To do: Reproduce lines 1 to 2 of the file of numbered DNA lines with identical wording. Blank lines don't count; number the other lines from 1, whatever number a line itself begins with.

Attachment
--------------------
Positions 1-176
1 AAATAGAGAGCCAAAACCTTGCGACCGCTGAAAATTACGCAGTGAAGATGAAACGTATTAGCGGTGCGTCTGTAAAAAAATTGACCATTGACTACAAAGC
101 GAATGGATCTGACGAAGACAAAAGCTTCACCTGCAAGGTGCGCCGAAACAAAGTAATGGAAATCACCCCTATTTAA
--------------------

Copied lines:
Positions 1-176
1 AAATAGAGAGCCAAAACCTTGCGACCGCTGAAAATTACGCAGTGAAGATGAAACGTATTAGCGGTGCGTCTGTAAAAAAATTGACCATTGACTACAAAGC